Generalized Anxiety Disorder (GAD)

What is Generalized Anxiety Disorder (GAD)?

Generalized Anxiety Disorder (GAD) is a common and chronic disorder characterized by pervasive and excessive worry and tension. Those suffering from GAD have difficulty controlling and managing their anxious symptoms, which interfere with everyday functioning. GAD affects 6.8 million Americans, and is more common among women than men.

Signs and Symptoms of GAD

  • Feeling restless, wound-up, or on-edge
  • Difficulty concentrating or mind going blank
  • Easily fatigued
  • Irritability
  • Difficulty controlling feelings of worry
  • Sleep disturbance (difficulty falling or staying asleep, or restless unsatisfying sleep)
  • Physical symptoms, such as muscle tension, trembling, palpitations, and sweating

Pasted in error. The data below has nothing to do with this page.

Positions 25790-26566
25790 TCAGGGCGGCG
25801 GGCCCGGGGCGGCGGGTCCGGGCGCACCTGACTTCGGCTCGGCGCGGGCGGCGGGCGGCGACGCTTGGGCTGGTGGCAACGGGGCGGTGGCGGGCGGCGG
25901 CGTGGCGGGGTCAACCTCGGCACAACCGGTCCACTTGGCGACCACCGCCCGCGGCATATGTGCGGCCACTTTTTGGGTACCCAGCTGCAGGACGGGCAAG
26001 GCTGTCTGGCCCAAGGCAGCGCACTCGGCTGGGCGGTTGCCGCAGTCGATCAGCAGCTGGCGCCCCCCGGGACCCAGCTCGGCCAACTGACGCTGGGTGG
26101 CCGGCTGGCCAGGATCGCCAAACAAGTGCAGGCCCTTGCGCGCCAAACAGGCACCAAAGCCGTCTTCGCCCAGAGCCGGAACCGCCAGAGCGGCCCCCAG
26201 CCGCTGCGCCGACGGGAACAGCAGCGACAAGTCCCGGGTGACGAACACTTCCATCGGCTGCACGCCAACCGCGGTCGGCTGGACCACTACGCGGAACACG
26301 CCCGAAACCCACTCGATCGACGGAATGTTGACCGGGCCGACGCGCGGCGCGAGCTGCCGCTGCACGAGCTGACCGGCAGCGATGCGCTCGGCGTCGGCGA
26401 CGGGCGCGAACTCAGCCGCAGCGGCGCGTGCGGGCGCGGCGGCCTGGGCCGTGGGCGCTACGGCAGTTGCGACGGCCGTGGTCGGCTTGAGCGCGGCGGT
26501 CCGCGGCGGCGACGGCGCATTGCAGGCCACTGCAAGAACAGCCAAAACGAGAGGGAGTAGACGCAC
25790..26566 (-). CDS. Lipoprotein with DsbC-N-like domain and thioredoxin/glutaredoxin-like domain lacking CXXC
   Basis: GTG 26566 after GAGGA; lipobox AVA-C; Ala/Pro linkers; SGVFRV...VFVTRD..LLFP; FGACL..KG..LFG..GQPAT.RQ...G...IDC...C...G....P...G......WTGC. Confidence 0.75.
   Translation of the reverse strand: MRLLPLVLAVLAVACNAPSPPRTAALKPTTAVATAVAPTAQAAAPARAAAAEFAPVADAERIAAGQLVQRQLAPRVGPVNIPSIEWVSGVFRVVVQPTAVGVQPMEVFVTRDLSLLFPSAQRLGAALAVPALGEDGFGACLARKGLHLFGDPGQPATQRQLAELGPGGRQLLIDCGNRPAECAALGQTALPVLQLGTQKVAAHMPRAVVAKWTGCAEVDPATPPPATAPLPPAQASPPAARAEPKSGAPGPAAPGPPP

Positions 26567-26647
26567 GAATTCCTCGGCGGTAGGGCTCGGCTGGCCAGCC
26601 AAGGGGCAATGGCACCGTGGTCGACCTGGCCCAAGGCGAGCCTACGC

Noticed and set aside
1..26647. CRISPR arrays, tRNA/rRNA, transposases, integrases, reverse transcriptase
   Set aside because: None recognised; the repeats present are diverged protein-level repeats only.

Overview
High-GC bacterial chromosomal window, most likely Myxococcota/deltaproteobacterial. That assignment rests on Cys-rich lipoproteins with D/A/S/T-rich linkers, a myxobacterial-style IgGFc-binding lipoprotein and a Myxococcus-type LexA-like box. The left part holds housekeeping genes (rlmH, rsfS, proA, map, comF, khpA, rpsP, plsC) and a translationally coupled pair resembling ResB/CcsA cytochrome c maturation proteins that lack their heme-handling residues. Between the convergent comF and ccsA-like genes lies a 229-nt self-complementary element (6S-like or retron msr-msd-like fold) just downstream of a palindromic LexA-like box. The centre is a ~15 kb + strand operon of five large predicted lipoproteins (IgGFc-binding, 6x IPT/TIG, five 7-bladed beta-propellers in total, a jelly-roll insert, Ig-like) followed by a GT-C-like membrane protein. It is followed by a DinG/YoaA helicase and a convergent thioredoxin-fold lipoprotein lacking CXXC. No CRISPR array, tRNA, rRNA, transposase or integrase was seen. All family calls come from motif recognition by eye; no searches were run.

Causes of Generalized Anxiety Disorder

The exact cause of GAD is unknown; however, GAD is thought to involve some combination of environmental, psychological and biological factors.

Complications of GAD

The signs and symptoms of GAD can interfere with daily life and might include:

  • Difficulty concentrating
  • Avoiding activities or situations to reduce worry
  • Physical ill health
  • Excessive alcohol or drug use
  • Difficulties functioning in social situations

Diagnosing GAD

The diagnosis of GAD is made when an individual experiences at least six of the symptoms above on more days than not for at least six months. The diagnosis is made only after other conditions such as depression have been ruled out.

Treatment of GAD

GAD can be effectively treated with Cognitive Behavioral Therapy (CBT), medication, or a combination of both. CBT is the treatment of choice for GAD, and teaches techniques for managing anxious thoughts, relaxation, problem-solving, and other skills. Medications, such as antidepressants, can also be helpful in reducing the symptoms of GAD.